Report: Barrie, Bolts almost traded Stamkos to New York

You remember former Montreal Canadien's GM Bob Gainey blaming the Tampa Bay Lightning for ruining the Habs season in 2009? For distracting everyone with the Lecavalier-to-Montreal rumors? It would seem that New York Rangers general manager Glen Sather took the same approach last week in a similar fashion, not claiming distraction but a left-at-the-alter lament, while invoking another major name from the Lightning roster.

The New York Post's Larry Brooks reported this morning something that would be unthinkable at current: a hand-shake agreement between the Bolts and the Rangers to trade Steven Stamkos to New York.

By November 2008, a mere five months after the Lightning had drafted the center, former Lightning co-owner Len Barrie had already given up on him. This report follows the short-patience and short-sighted trend with Barrie's involvement with OK Hockey. We can easily run off a list of knee-jerk, impulsive and ill-advised maneuvers with his fingerprints on them: the Dan Boyle trade and the Matt Carle trade are just two examples. Those moves were made either unilaterally or with a signed-off agreement with former co-owner Oren Koules involvement...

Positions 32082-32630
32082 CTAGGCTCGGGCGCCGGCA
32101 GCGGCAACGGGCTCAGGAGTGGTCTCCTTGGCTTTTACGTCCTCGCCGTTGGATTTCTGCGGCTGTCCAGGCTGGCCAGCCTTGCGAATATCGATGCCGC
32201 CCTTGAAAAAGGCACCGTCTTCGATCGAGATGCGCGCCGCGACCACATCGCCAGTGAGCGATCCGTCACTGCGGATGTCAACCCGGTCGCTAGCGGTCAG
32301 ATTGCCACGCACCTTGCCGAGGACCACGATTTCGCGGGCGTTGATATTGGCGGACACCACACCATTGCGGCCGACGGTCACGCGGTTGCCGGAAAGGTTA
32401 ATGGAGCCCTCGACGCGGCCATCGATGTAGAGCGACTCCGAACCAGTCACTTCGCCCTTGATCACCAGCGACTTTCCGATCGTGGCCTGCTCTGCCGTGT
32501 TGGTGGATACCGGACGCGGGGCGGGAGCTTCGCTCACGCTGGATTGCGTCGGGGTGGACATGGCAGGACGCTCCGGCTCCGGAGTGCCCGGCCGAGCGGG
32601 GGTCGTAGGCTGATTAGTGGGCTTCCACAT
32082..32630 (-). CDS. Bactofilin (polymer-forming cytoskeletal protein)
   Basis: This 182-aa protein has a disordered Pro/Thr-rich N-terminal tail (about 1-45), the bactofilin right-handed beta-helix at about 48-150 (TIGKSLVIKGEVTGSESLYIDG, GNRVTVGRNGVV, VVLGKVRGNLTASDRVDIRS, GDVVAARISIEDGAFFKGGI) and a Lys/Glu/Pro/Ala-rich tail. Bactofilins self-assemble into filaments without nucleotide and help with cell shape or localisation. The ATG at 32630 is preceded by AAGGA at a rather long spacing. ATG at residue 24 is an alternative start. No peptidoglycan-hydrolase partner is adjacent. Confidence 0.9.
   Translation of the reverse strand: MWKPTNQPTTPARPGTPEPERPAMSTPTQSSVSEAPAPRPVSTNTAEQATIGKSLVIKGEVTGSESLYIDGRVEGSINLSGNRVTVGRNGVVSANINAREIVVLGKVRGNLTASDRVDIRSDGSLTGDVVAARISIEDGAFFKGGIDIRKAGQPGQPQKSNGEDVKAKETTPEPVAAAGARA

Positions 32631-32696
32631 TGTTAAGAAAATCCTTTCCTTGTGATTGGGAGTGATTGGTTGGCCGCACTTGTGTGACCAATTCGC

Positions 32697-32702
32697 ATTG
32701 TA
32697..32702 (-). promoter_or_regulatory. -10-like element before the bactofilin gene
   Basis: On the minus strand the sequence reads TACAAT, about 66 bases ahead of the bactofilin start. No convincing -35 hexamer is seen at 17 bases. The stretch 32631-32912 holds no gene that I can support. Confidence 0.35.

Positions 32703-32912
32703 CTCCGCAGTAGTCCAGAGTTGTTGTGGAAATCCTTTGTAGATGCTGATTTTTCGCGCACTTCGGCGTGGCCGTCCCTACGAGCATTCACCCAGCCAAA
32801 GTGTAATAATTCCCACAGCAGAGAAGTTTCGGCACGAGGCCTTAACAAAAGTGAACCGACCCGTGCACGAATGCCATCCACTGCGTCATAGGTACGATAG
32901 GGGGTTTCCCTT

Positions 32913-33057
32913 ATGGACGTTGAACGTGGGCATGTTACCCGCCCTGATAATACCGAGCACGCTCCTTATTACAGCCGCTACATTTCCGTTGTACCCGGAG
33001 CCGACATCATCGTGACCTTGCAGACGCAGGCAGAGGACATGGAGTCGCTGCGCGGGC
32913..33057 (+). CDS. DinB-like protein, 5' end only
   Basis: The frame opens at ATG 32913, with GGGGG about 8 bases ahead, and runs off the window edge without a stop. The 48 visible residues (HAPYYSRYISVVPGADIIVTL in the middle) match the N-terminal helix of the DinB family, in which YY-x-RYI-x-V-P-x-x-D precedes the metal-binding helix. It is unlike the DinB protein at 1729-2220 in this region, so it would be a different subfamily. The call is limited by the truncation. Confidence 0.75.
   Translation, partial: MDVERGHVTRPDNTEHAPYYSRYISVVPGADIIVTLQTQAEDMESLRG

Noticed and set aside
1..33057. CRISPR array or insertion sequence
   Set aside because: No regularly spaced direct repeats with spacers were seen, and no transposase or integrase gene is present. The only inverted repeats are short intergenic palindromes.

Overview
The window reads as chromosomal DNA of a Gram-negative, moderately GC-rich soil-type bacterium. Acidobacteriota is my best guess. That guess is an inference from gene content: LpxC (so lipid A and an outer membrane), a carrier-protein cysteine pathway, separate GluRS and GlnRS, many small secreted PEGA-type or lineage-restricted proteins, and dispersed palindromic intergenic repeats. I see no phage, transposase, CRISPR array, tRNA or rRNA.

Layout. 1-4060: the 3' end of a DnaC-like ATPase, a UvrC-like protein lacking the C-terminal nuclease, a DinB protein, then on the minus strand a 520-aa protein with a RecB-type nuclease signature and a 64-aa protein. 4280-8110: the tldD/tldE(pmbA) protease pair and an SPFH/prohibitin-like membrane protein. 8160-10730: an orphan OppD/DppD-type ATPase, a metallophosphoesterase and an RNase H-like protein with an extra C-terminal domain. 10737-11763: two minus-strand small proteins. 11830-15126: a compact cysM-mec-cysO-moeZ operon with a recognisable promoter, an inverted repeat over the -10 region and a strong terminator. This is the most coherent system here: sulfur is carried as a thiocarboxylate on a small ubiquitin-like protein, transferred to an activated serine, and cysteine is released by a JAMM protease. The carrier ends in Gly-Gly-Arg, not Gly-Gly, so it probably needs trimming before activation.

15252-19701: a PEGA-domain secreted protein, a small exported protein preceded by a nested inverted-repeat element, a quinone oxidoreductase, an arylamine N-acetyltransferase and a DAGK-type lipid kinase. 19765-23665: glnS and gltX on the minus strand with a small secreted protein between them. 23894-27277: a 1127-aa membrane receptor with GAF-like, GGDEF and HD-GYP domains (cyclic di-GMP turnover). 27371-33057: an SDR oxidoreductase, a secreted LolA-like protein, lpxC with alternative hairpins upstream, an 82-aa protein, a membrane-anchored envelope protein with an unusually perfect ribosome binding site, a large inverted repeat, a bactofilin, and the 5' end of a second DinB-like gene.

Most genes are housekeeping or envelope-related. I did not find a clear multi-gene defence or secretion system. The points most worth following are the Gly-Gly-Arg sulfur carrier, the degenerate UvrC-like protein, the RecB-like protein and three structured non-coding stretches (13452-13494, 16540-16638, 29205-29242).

Though that's debatable after reading Brooks article and quotes from Sather:

"How close did we come?" Sather asked rhetorically, repeating the question we posed to him as the Rangers practiced in Tampa on Thursday. "We shook hands on it, that's how close.

"I'd been on it since Europe. I had an agreement with Len Barrie. I asked him if he had the authority to make the trade, and he assured me that he did, because he was an owner.

"But the next day, I found out that he didn't. He went to run the deal by [GM] Brian Lawton, who wanted no part of it. As I understood it, the way it was told to me, Barrie was still going to make the deal, but then he was told that he couldn't unless he got the approval of [co-owner] Oren Koules.

"Koules shot it down," said Sather. "That was the end of it."

I won't rehash the drama from the OK Hockey ownership tenure, but this does fill in strokes in the grander picture of issues between Koules and Barrie.  The public had long known of issues with the club's former owners, but knowing that either owner had worked unilaterally on deals (or potential deals) hadn't seen much light.

It also explains why, at the 2009 NHL Entry draft, Brian Lawton had to send out a formal memo to all NHL general managers to hammer home the fact that he was the one to approach regarding any type of professional contact with the Lightning organization, not ownership.

Of course, there is the what-if angle with this rumored move.  It's all hearsay, speculation and what-could-have-been for New York as much as for Tampa Bay.  It also piques the interest of those who were exposed to the past OK Hockey drama.  You have to wonder what other surprises will come to light in the coming months and years about the inner workings of the OK Hockey group, and the conflicts within.